Air Force Service Acquisition Executive Will Roper recently revealed that the service is just weeks away from branching outside of the Pentagon and embarking on its “connect-a-thon” series to improve communication between different aircraft.
“We’re making it up as we go, right? There’s never been anything like this,” Roper admitted at a Defense Writers Group breakfast, as reported by C4ISRNET. “We need a way for people to propose connections and get into the pipeline. So I wouldn’t be surprised at all if it ends up being like a pitch day ... having a proposal process where we review the maturity of the tech versus the benefit to the war fighter. We would do the former, our operators would do the latter."
The communication between data link systems belonging to the F-22 Raptor and F-35 Joint Strike Fighter will be the first hurdle faced during the invite-only, live experiments hosted by the North American Aerospace Defense Command and US Northern Command in December.
Currently, the F-35’s Multifunction Advanced Data Link can receive information from the F-22 through Link 16, a decades-old system that has been the subject of controversy due to its hackability by enemy intelligence, according to Air Force Magazine. However, the F-35 cannot share data with the F-22.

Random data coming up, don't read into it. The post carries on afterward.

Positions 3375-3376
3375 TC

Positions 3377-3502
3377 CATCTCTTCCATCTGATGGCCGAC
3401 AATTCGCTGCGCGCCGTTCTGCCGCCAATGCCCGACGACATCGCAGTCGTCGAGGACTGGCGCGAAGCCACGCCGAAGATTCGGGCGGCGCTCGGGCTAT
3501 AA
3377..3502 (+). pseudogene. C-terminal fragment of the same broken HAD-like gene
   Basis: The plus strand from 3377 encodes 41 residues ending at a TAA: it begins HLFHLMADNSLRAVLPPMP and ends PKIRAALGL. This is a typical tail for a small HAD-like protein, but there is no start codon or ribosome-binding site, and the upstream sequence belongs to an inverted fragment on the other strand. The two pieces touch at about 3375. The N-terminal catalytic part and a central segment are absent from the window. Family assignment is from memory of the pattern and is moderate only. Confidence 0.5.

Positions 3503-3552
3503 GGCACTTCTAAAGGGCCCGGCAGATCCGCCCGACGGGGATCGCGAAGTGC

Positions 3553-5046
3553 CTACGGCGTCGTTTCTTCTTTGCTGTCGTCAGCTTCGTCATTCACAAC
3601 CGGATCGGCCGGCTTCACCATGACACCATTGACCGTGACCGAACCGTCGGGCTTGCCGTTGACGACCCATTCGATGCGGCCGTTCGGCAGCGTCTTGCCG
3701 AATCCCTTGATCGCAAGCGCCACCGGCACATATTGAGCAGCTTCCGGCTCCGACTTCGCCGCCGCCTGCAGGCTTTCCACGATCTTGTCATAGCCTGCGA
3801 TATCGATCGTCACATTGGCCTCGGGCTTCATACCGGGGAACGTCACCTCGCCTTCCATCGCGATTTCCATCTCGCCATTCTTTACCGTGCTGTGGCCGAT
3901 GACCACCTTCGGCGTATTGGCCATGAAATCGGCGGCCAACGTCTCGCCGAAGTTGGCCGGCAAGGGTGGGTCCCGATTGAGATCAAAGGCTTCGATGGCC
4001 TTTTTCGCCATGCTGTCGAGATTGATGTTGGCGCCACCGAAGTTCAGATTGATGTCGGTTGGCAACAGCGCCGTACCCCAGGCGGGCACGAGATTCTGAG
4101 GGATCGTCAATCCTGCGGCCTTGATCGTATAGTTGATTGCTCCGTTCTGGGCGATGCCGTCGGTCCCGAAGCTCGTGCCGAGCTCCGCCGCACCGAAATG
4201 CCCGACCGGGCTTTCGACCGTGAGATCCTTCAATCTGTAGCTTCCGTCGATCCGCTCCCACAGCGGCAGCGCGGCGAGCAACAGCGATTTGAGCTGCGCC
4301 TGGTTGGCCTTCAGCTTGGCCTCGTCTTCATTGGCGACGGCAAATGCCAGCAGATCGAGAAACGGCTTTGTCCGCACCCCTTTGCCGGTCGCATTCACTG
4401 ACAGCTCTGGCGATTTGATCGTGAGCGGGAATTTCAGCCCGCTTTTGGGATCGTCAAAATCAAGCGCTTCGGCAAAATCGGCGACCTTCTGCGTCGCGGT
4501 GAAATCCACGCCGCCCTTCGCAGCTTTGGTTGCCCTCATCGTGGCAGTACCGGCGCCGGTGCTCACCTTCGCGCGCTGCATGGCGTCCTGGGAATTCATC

Roper also touched on this topic during the Air Force Association’s 2019 Air, Space & Cyber Conference in September, noting that communication between the two aircraft is crucial for the service’s Multi-Domain Operations.
“What we are going to use is a Skyborg attritable drone, a cheap attritable aircraft, to link an F-22 and an F-35 that speak two different languages,” he said, reported Breaking Defense. “We want to use the attritable drone to be the universal translator for both.”
If the live experiments are successful, the proposed “translator,” dubbed GatewayOne, will be attached to a Valkyrie disposable drone - which has been developed within the service’s Skyborg program.
“We’ve already heard thoughts from F-16, F-22, space programs — low Earth orbit programs — who say we can do this, we want to be part of the networked family,” Roper said in September.
Further efforts to make these connectivity dreams a reality appear to be on the horizon after Air Force Chief of Staff Gen. David Goldfein announced last week that not only does the service intend to make strides to ensure the F-22 and F-35 can transfer data between each other, but it also hopes to link the fighter jets to the Boeing X-37B Orbital Test Vehicle.